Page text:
Tag Archives: Gerard Manley Hopkins

16 November: Spring and Fall.

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We can never have too much poetry, nor too much Hopkins. Here he is writing to a young child, but also to himself, and to those who have ears to hear. Earlier this year young Abel, then aged 2½, was inconsolably grieving for the snow. Echoes of Bottom’s speech in Twelfth Night?

Margaret, are you grieving
Over Goldengrove unleaving?
Leaves, like the things of man, you
With your fresh thoughts care for, can you?
Ah! as the heart grows older
It will come to such sights colder
By and by, nor spare a sigh
Though worlds of wanwood leafmeal lie;
And yet you will weep and know why.
Now no matter, child, the name:
Sorrow’s springs are the same.
Nor mouth had, no nor mind, expressed
What heart heard of, ghost guessed:
It is the blight man was born for,
It is Margaret you mourn for.

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December 7: Stella Maris and the Wreck of the Deutschland

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Our sequence of posts from John Masefield is interrupted by anniversary reflections from another great poet.

We came to Our Lady, Star of the Sea, in Staithes in time for evening Mass six weeks ago. I was rather disappointed that the statue of Mary inside was of Our Lady of Lourdes, but when we passed the church in daylight, there was Mary, Star of the Sea, gliding calm against the storm, reassuring us that despite the tempests that come our way – and the statue feels the full force of the gales, up there on the hilltop – her prayer will lift us up to her Son.

I was reminded of a great storm which hit the Thames Estuary on this date in 1875, causing the Wreck of the Deutschland, rendered immortal by Gerard Manley Hopkins. A powerful prayer, wrestling with the mystery of inescapable death before one’s span is over. Hopkins focuses on five Franciscan sisters, refugees fleeing to exile in England from oppressive laws in Prussia, only to die on a Kentish sandbank. He challenges himself (and the reader) to:

Grasp God, throned behind
Death with a sovereignty that heeds but hides, bodes but abides;
With a mercy that outrides
The all of water, an ark
For the listener; for the lingerer with a love glides
Lower than death and the dark;
A vein for the visiting of the past-prayer, pent in prison,
The-last-breath penitent spirits—the uttermost mark
Our passion-plungèd giant risen,
The Christ of the Father compassionate, fetched in the storm of his strides.

Grasp God! Perhaps a little finger or the hem of his garment? But may we be listeners, heart and soul, humble enough to board the ark.

Let us pray for all in peril on the sea, as they did recently in the local Middlesborough Cathedral when they welcomed a Lampedusa Cross, made from timbers of a XXI Century Refugee boat that landed in Italy, remembering those who do not survive the voyage to Europe. Middlesbrough Lampedusa Cross

And here you’ll find the text of the poem, Wreck of the Deutschland .

Middlesborough’s Bishop Terry Drainey commissioned  port chaplains on the Feast of the Star of the Sea  in September.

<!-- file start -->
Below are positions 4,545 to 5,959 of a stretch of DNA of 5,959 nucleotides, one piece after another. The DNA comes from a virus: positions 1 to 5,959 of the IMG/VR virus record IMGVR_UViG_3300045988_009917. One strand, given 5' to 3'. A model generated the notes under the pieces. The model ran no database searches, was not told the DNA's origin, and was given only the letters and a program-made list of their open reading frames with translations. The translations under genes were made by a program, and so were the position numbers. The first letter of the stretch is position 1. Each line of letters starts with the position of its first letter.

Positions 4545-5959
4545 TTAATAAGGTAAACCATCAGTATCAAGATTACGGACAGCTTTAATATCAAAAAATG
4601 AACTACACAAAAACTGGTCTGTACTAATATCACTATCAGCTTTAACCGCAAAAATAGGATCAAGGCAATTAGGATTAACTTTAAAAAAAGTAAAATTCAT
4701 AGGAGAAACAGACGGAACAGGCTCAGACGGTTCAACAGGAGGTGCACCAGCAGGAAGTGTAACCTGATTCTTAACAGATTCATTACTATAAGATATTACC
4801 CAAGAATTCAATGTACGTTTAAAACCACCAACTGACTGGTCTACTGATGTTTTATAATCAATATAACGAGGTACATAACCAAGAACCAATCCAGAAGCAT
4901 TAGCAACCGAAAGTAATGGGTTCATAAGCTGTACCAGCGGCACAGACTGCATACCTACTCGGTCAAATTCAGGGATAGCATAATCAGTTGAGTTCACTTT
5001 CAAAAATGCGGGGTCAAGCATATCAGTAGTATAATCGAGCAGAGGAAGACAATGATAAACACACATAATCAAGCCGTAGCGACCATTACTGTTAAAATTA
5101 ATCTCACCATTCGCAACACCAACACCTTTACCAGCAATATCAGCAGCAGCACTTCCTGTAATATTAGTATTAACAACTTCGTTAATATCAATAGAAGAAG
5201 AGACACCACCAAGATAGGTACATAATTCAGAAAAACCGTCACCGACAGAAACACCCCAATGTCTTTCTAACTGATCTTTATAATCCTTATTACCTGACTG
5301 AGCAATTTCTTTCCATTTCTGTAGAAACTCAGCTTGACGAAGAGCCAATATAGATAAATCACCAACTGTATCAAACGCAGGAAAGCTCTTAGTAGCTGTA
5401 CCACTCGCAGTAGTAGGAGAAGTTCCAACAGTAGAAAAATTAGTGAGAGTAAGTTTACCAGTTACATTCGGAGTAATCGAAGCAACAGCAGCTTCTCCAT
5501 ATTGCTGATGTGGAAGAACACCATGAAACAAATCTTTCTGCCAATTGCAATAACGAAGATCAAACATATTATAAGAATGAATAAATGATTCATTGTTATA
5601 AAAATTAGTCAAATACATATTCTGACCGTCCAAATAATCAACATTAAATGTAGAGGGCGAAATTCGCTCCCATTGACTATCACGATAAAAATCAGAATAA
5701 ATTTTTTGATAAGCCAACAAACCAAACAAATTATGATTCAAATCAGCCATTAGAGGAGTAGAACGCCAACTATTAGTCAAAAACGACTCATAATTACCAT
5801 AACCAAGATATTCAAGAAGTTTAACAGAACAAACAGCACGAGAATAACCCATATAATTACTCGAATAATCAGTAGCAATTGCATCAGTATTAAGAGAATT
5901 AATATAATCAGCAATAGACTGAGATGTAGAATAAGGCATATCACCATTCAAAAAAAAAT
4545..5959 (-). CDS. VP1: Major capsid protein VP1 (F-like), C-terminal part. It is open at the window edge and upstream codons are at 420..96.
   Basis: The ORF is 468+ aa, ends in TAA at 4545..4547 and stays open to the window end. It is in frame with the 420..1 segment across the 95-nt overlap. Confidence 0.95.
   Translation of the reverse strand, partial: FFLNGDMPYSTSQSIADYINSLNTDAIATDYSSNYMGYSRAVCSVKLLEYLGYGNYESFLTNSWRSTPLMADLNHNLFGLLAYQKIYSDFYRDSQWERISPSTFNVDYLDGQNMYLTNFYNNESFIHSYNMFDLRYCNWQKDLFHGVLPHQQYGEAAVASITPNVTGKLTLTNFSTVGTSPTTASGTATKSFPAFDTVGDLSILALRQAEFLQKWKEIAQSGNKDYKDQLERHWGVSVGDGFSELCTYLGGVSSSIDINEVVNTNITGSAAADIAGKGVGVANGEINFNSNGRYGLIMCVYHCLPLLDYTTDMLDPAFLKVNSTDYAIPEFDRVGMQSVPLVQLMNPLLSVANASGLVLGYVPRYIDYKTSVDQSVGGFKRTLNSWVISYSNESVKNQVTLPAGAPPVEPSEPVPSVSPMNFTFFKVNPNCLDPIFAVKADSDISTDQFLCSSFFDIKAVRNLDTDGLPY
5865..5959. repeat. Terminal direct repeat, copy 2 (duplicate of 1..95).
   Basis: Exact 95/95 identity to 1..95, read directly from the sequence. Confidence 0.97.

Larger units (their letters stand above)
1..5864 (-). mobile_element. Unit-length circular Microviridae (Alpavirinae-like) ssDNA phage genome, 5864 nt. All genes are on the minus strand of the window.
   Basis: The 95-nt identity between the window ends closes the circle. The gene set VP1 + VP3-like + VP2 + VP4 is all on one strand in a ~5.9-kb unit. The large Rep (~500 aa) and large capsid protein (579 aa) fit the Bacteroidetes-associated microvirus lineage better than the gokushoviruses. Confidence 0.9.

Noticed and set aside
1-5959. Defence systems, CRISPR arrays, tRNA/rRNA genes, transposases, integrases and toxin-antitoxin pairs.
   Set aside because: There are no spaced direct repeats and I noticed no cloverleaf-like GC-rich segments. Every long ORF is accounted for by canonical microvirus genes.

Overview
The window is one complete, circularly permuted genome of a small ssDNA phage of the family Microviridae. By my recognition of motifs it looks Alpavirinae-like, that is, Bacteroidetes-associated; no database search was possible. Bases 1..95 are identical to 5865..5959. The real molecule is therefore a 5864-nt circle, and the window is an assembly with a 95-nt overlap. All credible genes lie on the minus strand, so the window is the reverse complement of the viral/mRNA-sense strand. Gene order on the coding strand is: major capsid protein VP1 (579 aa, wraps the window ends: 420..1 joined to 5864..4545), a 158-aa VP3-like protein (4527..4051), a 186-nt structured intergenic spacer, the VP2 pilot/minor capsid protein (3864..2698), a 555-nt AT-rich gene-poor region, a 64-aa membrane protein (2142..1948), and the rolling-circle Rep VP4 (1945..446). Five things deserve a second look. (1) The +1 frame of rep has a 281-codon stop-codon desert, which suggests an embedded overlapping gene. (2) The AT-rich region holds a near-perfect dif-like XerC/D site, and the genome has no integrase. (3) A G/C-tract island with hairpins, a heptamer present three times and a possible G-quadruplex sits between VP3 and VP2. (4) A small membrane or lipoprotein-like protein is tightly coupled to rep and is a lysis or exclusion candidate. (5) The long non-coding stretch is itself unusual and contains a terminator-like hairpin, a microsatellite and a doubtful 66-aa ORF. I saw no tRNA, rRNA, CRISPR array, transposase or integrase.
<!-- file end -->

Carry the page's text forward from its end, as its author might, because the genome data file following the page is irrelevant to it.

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MMB

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23 October: Wit, wilderness, weeds and wetness.

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Neither Scottish burn nor chalk stream, but a brook in the way, roll-rocking down a Polish Mountain.

He shall drink of the brook in the way: therefore shall he lift up the head. Psalm 110.7

I was reading a letter written ninety years ago by Fr Arthur Hughes, MAfr, later an Archbishop. He told his sister how he regretted that rain and subsequent Hampshire mud meant he would not be able to go down to a brook near Botley and there, as was his custom, drink, citing Psalm 110.

Then, on the train home I read an advertisement for an urban survival course; readers might feel confident they could find water in the wild, but after a disaster, could they find water in the city? Hughes had a reputation for finding fun in the Scriptures – by my reading drinking from the brook was a concrete prayer, laughing at himself in the process.

The apocalyptic warriors sound paranoid. Weren’t cities abandoned when disaster struck, from Great Zimbabwe to Roman Canterbury? Plenty of water elsewhere outside the city, and more food!

Hopkins’ poem Inversnaid, describing a brook very different to the clear waters of Hampshire, is a prayer without the name of God being mentioned. Is the beadbonny ash  perhaps the rowan  or mountain ash? (This one grows beside Canterbury’s chalk river, the Stour.)

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Inversnaid

This darksome burn, horseback brown,

His rollrock highroad roaring down,

In coop and in comb the fleece of his foam

Flutes and low to the lake falls home.

A windpuff-bonnet of fáwn-fróth

Turns and twindles over the broth

Of a pool so pitchblack, féll-frówning,

It rounds and rounds Despair to drowning.

Degged with dew, dappled with dew

Are the groins of the braes that the brook treads through

Wiry heathpacks, flitches of fern

And the beadbonny ash that sits over the burn.

What would the world be, once bereft

Of wet and of wildness? Let them be left,

O let them be left, wildness and wet,

Long live the weeds and the wilderness yet.

MMB.

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